Donald Trump Jr., eldest son of the US president, admitted on Twitter today (July 11) that he had accepted a meeting with someone he was told was a “Russian government attorney” who had incriminating evidence about Hillary Clinton.
In the end, Trump Jr. said, the lawyer did not provide any useful information on Clinton, his father’s rival in the 2016 presidential race. But the meeting on June 9, 2016, at Trump Tower in New York is the strongest evidence showing the Trump campaign’s eagerness to get Russian help against Clinton. Trump Jr. was a frequent speaker on the campaign trail, and was compensated by the campaign for his travel. He also insisted that claims of Russian interference in the campaign were “fake news.”
In order to be “totally transparent,” Trump Jr.’s statement on Twitter said, he was releasing his entire email chain with Rob Goldstone, a British public relations executive. Trump Jr. said Goldstone had set up the meeting at the request of “Emin,” who is a “person I knew from the 2013 Ms Universe Pageant near Moscow,” someone who has a “highly respected” company with his father in Moscow. (Emin Agalarov is the son of a Russian billionaire with close ties to Russian president Vladimir Putin.) Trump Jr. explains:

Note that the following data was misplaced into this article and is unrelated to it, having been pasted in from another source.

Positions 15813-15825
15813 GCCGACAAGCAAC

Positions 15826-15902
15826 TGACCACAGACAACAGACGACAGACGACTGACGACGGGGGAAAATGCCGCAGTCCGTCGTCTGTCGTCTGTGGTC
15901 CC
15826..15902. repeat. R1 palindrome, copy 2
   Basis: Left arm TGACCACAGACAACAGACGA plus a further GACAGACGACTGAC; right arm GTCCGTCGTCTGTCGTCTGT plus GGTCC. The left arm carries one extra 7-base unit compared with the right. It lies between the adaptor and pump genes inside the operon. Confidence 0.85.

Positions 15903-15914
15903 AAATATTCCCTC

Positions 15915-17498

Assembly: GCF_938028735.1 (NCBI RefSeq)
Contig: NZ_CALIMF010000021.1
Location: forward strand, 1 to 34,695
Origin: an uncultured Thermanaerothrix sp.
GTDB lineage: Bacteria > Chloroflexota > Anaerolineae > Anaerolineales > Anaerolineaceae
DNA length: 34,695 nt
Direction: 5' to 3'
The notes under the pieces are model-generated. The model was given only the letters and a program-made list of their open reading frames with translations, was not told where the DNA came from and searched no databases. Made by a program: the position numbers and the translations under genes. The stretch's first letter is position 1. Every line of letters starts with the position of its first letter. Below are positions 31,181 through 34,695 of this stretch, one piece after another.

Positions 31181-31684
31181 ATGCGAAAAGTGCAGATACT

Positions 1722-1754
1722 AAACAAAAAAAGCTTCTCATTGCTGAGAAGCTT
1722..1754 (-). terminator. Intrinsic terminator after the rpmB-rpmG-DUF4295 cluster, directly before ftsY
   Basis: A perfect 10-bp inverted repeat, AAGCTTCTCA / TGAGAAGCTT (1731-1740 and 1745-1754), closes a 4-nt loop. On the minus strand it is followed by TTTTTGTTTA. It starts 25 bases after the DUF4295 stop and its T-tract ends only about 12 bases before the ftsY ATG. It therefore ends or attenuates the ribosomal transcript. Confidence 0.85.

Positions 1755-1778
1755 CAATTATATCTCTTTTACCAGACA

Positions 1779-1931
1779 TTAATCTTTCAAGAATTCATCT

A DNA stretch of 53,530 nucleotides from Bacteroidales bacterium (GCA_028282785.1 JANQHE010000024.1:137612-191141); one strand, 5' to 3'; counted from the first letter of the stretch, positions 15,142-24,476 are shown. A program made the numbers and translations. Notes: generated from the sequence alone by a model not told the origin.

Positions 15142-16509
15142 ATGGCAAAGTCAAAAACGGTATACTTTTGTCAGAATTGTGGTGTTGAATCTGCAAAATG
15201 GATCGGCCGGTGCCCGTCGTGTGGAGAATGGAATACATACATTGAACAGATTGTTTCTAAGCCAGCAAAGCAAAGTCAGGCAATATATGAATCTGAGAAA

In the most relevant part of the email chain, Goldstone promises Trump Jr. “official documents” from the “Crown prosecutor of Russia” that would be “very useful to your father,” and were “part of Russia and its government’s support for Mr. Trump,” helped along by Emin and his father.
Trump Jr. responds “if it’s what you say I love it.” Rhona, who is referred to above, is president Donald Trump’s longtime secretary Rhona Graff, who has worked for the Trump Organization since 1987. Trump Jr. tweeted the information minutes before a New York Times story containing the same email chain was published, and as journalists from other organizations said they were trying to nail it down.
Trump Jr.’s actions raise a host of questions, particularly about whether he may have broken any laws. It is illegal for US citizens to solicit or receive aid for a campaign from a foreign entity, and US citizens who receive information they believe was obtained through a felony, such as hacking a computer system, are obligated to report that information to the US government.